Tourist’s rituals

I have to admit I don’t remember too well how travelers acted at tourist attractions before digital photography and mainly before mobile photography. Probably they took pictures, but it was different back then. Everybody didn’t have a camera, and those who had couldn’t just aimlessly shoot all they saw. Film had such a definite storing capacity compared to any digital camera, there was 24 or 36 exposures on every roll and an average tourist used maybe a roll or two during his or her vacation. Dedicated enthusiast had perhaps 10 – 20 rolls of film in their camera bag, and even that is not much by today’s standards, if we talk about number of photos people take.

Havelock, New Zealand 2018.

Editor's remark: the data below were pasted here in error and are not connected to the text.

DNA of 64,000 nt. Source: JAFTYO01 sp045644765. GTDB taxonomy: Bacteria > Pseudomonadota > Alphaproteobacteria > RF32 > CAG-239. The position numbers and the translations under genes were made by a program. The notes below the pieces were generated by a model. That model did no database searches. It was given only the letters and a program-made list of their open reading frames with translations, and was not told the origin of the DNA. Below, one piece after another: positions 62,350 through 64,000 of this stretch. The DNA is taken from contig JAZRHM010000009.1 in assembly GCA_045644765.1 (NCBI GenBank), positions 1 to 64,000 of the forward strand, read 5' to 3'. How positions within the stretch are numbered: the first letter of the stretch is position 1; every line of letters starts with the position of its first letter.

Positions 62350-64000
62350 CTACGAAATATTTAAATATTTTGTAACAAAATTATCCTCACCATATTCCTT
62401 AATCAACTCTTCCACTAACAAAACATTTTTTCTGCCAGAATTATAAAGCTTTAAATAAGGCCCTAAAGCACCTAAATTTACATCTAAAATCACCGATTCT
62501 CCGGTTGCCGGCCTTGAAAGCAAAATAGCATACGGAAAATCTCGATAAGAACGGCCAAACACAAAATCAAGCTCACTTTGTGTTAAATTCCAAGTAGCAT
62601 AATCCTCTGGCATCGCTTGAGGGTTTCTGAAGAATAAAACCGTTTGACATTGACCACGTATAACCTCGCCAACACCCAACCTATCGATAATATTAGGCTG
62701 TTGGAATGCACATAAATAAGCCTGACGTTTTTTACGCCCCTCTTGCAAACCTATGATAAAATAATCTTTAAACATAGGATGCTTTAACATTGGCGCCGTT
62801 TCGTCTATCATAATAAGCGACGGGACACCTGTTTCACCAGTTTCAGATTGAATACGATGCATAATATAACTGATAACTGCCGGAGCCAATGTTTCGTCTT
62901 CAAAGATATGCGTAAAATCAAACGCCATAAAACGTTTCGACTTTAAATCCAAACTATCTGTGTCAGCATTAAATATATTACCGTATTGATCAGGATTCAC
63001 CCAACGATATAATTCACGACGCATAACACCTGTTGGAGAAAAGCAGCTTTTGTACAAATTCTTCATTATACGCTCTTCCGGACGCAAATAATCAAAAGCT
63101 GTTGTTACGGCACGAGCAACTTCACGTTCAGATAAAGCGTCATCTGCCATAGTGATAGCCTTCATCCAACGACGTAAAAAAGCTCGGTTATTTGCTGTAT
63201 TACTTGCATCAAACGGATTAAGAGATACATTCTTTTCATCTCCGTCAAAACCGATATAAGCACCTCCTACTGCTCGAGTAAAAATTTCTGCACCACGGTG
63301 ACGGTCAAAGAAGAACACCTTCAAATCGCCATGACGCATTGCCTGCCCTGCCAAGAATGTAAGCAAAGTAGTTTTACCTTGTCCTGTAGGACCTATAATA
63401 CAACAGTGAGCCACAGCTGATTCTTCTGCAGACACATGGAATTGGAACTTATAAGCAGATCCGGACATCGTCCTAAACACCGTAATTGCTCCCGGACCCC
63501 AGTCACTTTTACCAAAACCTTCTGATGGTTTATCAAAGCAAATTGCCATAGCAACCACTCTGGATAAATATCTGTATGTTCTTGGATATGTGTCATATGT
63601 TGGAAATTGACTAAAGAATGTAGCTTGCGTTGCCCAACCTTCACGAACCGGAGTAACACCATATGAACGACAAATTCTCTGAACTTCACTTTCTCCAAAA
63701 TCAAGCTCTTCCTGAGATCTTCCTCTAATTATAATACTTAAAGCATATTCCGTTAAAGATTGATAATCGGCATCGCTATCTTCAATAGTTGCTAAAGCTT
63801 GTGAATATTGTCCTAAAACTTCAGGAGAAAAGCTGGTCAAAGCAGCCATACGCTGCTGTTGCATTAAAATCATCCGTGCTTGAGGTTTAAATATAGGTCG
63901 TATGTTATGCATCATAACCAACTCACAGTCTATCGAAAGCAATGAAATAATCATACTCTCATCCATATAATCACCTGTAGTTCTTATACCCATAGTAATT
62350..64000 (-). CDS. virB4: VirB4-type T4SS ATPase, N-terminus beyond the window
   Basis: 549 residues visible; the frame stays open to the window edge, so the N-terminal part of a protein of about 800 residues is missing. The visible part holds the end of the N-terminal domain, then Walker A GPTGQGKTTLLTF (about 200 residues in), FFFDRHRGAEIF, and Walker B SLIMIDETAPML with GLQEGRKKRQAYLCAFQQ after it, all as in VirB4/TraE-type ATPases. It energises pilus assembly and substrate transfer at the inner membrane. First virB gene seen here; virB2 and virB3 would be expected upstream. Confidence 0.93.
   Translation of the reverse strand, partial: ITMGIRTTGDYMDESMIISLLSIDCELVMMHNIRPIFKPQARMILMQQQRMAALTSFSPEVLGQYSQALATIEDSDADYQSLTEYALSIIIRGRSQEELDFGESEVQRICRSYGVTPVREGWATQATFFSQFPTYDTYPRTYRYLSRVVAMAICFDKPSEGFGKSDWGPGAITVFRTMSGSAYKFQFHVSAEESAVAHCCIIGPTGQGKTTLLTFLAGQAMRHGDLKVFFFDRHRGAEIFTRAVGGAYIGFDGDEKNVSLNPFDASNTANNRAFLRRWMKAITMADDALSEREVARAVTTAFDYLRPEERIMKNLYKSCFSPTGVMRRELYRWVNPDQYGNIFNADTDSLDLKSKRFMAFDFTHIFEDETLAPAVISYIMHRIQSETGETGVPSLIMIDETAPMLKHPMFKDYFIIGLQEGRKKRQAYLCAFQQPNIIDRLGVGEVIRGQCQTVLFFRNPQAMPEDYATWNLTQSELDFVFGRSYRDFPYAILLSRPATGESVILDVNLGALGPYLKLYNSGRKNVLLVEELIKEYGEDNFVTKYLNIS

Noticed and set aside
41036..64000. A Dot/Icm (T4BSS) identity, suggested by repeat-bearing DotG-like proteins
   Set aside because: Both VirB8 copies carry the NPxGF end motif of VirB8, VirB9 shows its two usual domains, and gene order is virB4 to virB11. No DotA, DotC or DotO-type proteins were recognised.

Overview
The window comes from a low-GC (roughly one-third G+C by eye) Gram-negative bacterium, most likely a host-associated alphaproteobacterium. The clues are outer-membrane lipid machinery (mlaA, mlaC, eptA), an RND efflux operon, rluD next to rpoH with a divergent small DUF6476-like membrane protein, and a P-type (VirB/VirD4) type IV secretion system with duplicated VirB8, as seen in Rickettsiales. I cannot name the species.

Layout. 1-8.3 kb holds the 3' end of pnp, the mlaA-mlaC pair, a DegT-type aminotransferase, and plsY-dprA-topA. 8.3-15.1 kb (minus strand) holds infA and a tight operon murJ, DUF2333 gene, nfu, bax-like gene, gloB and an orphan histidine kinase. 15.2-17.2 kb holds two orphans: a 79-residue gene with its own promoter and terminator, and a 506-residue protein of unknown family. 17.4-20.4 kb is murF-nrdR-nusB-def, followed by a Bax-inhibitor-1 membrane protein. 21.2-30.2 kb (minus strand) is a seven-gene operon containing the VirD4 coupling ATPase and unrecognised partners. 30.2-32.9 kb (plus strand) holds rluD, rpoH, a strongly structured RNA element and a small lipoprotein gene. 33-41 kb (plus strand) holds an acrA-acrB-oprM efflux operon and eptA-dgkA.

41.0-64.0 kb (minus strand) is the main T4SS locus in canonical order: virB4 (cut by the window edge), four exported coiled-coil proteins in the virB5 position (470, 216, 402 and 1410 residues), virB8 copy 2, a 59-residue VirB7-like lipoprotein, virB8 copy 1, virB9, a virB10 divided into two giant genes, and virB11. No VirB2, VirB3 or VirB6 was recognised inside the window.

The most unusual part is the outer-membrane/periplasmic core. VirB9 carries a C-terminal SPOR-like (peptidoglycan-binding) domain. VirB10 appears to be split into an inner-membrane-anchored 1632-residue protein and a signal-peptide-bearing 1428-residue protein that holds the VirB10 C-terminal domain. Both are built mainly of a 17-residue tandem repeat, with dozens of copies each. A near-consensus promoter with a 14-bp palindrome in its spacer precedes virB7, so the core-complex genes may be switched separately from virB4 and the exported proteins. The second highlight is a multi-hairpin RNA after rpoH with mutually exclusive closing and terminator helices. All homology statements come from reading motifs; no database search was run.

Today it’s almost comical to see how people perform a ritual when they arrive at a tourist attraction. They lift both of their arms in the air, hold their hands in front of their faces and stare at the same direction. There is, of course, a phone between their hands. It’s such a pronounced gesture that it really looks much more like worshipping than photographing, especially if a group of people is synchronously doing it. The traditional way of holding a camera on the eye is somehow more subtle as a gesture and it clearly defines what is going on. When you lift your arms in the air it can mean many things, but of course, it’s the only way to use a phone camera.

Anyhow, it’s intriguing to watch people at tourist spots. I often find it much more enjoyable than the attraction itself. Here are some of my observations from the past couple of months.

Kuala Lumpur, Malaysia 2017.
Siem Reap, Cambodia 2017.
Rarangi Beach, New Zealand 2018.
Paparoa National Park, New Zealand 2018.

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